Posted: December 28th, 2022
Shadow Health Respiratory Assessment Discussion Paper
CC (chief complaint)
“I came in because I’ve been having breathing problems, and my inhaler just isn’t working the way it normally does.”
HPI: Ms. Jones is a pleasant 28-year-old African American female who came in with symptoms of shortness of breath and wheezing, which she attributed to a near-asthmatic episode she had had two days before. She claims that when she was at her cousin’s place, she was exposed to cats, which caused her asthma symptoms to flare up and worsen. Her wheezes were rated as a 6/10 severity, and her shortness of breath was rated as a 7- 8/10 severity, both of which lasted for five minutes at the time of the occurrence. She didn’t have any chest discomfort or allergy symptoms, which was surprising. She used her albuterol inhaler at that point, and her symptoms began to subside, albeit they did not go away entirely. She reports that she has experienced 10 bouts of wheezing and shortness of breath since then, with one episode occurring every four hours on average since then. Her most recent incident of shortness of breath occurred this morning, just before arriving to the clinic. She expresses concern that her present symptoms are worse by laying down and moving about, and that they are associated with a non-productive cough. Every night, she is awakened by shortness of breath throughout the night. In her complaint, she expresses worry that her present symptoms are starting to hinder her daily activities and that her albuterol inhaler appears to be less helpful than it was before. She claims that her breathing is normal at the present time. Shadow Health Respiratory Assessment Discussion Paper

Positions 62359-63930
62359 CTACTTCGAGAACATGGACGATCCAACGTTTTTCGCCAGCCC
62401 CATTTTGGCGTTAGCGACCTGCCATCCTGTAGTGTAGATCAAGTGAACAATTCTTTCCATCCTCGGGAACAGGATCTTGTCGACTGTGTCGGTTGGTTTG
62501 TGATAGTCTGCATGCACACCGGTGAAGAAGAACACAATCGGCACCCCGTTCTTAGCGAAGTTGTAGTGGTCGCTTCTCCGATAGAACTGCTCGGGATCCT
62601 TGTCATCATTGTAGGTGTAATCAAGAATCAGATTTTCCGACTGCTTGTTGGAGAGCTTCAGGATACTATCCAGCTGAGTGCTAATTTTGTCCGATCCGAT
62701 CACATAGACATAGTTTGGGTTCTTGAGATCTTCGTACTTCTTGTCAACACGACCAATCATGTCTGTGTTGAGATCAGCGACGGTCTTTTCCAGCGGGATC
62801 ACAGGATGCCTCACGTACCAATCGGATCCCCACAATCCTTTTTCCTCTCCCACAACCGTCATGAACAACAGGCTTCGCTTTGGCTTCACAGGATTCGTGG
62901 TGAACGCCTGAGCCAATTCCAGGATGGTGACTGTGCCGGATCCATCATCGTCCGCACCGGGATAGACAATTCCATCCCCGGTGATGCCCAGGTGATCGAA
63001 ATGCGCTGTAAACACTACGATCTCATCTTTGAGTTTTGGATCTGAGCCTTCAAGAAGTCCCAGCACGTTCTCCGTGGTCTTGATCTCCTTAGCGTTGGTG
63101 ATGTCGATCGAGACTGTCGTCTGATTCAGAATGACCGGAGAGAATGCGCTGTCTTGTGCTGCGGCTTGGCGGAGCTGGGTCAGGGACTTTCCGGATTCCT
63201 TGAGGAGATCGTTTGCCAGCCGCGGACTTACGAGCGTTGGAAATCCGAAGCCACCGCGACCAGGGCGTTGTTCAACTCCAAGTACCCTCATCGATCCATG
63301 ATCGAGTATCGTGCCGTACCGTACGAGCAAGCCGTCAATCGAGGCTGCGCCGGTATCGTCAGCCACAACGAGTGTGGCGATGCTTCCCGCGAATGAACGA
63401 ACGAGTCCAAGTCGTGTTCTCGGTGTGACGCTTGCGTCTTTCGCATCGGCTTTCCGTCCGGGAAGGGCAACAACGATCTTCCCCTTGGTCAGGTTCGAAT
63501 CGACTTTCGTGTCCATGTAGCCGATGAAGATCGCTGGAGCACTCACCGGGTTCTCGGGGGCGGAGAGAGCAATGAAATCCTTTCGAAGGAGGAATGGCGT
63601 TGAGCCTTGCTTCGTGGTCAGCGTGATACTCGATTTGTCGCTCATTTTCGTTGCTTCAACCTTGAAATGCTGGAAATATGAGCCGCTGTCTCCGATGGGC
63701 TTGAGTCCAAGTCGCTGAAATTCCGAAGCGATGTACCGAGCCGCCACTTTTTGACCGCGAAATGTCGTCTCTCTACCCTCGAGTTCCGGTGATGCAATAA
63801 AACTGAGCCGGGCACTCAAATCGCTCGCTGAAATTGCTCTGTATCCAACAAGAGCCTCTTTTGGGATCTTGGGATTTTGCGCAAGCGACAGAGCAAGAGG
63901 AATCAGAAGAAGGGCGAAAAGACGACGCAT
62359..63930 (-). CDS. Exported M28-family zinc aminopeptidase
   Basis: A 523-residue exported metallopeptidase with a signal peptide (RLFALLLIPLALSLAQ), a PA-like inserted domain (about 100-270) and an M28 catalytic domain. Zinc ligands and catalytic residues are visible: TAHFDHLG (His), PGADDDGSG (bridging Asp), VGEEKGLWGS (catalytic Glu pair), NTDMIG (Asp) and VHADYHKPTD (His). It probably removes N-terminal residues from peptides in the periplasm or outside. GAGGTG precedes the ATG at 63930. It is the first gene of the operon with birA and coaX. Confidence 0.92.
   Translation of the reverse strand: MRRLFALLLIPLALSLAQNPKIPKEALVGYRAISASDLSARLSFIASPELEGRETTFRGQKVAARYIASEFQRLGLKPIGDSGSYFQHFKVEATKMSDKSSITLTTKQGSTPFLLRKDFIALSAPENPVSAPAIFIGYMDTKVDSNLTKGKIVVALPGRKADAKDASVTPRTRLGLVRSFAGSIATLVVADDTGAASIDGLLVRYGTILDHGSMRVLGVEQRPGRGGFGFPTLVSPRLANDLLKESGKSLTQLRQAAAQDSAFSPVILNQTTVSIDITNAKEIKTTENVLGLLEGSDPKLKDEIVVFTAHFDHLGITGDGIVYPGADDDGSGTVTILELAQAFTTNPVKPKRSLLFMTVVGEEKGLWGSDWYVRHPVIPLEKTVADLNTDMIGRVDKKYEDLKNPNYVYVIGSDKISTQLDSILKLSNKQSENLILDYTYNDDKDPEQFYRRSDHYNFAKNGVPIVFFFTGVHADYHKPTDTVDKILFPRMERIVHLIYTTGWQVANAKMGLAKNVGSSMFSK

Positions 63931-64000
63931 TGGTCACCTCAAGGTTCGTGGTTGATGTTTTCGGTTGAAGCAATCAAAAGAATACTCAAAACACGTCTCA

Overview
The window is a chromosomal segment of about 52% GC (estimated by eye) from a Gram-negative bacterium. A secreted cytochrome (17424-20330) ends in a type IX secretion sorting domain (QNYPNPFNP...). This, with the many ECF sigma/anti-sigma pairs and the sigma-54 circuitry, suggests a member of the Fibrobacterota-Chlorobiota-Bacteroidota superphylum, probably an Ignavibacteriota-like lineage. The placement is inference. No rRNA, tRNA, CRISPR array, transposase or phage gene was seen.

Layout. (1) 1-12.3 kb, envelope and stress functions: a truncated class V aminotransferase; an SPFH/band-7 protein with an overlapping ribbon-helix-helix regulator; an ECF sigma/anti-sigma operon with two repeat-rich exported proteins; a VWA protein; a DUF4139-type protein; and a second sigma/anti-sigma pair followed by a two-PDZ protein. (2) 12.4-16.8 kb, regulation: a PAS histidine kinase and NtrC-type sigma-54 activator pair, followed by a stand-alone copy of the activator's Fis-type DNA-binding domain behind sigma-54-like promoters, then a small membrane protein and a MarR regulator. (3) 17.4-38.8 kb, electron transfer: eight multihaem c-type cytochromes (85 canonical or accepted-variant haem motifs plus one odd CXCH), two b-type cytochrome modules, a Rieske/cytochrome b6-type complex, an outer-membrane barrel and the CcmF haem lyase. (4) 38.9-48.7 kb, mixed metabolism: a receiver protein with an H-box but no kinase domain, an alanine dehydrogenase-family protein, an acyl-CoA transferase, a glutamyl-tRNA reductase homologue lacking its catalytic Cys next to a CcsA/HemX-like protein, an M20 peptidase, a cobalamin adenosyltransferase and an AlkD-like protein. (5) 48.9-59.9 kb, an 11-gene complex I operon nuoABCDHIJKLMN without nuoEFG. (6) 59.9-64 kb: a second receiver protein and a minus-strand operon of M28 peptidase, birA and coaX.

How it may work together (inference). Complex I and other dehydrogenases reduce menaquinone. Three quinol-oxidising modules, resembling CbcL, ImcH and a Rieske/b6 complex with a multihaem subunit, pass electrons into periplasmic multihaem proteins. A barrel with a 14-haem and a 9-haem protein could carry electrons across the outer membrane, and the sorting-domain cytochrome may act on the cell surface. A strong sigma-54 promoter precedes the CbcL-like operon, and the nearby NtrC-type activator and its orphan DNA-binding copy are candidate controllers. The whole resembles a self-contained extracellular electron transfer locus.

Albuterol 90 mcg/spray 3 puffs every four hours as needed for wheezing
Cats and dust= runny nose, itchy and swollen eyes and increased asthma symptoms Denies any food or latex allergies
Asthma diagnosed at age 2 ½
Last time hospitalized for asthma was when she was young, has never been intubated Type 2 Diabetes Mellitus diagnosed at age 24
Menarche at age 11
Sexually active and heterosexual, last tested for STIs four years ago, never tested for HIV